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Discogram

What is a discogram?

A discogram is a diagnostic procedure for disc related injury or disease. Briefly, the procedure is basically an injection of contrast dyeinto the discs of your spine. It is done under precise x-ray guidance. After the dye is injected, a special x-ray, called a discogram, is taken of the discs. We want to know whether the discs in the back are normal or whether they show tears, fissures or other damage. Our findings are then used to plan treatment protocol.

What is the purpose of a discogram?

When we do a discogram, we want to answer two main questions: “Is our patient’s directly caused by a torn or damaged disc?” and “Which exact discs are responsible for the pain?” A discogram is a diagnostic procedure. It will give us the information we need to plan a treatment protocol.

How do I know if my pain is from a damaged disc?

Anybody who has experienced pain from a damaged disc understands the intensity of pain it can cause. These flat, circular discs are firmly embedded between adjacent vertebral bodies of the spine, allowing them to act like “shock absorbers.”

As we age or if we are injured, the outer wall of the spinal discs can become dehydrated, get cracks in them or even tears and fissures. This condition is called degenerative disc disease.

The wall of the disc can also weaken and bulge outward, occasionally bulging far enough to cause a disc herniation. Disc related neck pain is often felt in the neck, upper back, shoulders and arms. Disc related pain in the lower back can cause deep pain in the low back, hips, buttocks & thighs, all the way down to the calves and feet.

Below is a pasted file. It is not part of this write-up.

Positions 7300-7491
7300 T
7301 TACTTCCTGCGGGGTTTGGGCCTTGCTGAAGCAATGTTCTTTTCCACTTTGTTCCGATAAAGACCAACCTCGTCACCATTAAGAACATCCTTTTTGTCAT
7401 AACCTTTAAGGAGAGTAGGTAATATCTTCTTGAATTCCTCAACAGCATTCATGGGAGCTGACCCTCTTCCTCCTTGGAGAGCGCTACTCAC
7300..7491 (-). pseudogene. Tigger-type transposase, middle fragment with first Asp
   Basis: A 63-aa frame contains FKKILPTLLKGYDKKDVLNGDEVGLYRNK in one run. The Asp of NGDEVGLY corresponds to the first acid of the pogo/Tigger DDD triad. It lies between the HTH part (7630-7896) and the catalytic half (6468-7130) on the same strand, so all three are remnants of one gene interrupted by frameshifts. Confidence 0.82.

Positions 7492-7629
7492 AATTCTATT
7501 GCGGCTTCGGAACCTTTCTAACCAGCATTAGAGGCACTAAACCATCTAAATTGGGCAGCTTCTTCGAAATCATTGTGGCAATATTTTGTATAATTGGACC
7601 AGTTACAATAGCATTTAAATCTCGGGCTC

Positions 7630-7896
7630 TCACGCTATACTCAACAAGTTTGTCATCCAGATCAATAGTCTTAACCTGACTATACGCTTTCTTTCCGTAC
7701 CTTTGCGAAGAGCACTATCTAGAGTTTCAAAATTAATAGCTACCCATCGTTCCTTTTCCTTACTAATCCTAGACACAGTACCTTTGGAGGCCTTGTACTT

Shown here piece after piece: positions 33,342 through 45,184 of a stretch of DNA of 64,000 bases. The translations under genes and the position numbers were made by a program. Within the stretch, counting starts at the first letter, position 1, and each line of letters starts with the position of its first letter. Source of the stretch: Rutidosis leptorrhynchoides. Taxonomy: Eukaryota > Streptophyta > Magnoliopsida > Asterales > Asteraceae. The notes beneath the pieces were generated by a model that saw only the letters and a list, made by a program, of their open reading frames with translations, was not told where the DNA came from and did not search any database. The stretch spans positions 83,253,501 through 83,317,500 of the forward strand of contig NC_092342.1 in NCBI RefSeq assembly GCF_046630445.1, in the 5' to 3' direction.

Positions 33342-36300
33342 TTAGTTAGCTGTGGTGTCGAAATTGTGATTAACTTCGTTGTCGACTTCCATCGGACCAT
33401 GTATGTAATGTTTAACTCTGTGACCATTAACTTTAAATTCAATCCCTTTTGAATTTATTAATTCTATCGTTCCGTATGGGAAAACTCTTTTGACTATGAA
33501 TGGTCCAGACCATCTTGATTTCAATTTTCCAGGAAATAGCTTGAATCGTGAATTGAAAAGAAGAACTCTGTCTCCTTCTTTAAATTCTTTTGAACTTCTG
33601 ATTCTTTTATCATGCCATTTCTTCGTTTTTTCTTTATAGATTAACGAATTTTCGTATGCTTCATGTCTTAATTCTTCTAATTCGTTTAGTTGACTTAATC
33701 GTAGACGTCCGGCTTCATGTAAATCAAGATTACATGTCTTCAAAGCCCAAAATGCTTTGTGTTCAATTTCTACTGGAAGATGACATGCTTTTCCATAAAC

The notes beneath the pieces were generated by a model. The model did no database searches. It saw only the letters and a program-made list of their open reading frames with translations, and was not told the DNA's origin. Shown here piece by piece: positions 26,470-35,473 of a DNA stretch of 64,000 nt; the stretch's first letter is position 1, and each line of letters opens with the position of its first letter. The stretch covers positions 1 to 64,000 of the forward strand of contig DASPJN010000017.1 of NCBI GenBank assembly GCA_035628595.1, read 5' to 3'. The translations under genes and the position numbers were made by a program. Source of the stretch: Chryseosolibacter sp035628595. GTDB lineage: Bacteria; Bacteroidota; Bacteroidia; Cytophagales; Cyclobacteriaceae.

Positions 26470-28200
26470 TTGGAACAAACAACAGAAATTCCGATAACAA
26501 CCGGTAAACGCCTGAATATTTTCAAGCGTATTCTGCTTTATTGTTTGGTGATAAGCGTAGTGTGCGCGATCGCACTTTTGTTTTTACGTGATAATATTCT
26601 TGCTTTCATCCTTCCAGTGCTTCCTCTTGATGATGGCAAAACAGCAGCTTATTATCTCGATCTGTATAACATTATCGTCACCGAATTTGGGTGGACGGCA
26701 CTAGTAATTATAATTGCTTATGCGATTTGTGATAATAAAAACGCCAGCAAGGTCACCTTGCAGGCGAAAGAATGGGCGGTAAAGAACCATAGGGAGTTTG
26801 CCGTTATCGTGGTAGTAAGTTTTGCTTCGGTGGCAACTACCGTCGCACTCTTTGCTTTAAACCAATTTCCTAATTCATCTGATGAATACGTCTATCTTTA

However, pain from other structures in and around the spine such as your facet joints or muscles may cause very similar pain in the same locations.

Therefore, a discogram can sometimes be useful to tell if the pain is directly from a damaged disc.

How is a discogram actually performed?

The procedure is performed with fluoroscopic x-ray guidance under sterile conditions. You will likely also receive intravenous antibiotics before the procedure. Depending on the disc being injected, you may either be lying on your belly (thoracic or lumbar discs) or your back (cervical discs). You will be monitored and receive sedation to keep you comfortable during the procedure.

Your skin overlying the injection site is cleaned with an antiseptic solution. After numbing the skin with a local anesthetic, a needle is guided to to the targeted disc under x-ray guidance. Once in place, contrast dye is is injected. Because you will be answering questions from your physician regarding your pain symptoms during the procedure, you will be sedated, but awake enough to answer. After the information is obtained, all needles are removed and a band-aid at the entry site is applied.

What will I feel during the discogram?

When the targeted disc is normal and without injury, you will likely feel pressure during the injection, but not pain. However, when an injured disc is injected, you will feel sharp pain.

You will be asked during the procedure to describe your pain and whether or not it is the same as the usual pain you have been feeling prior to the procedure.

How many discs will be injected?

Based on your history of symptoms, your physical examination and your MRI findings, we will diagnose the discs we suspect that may be causing your pain. During a discogram, we often do not inject more than 2 or 3 discs in any one procedure.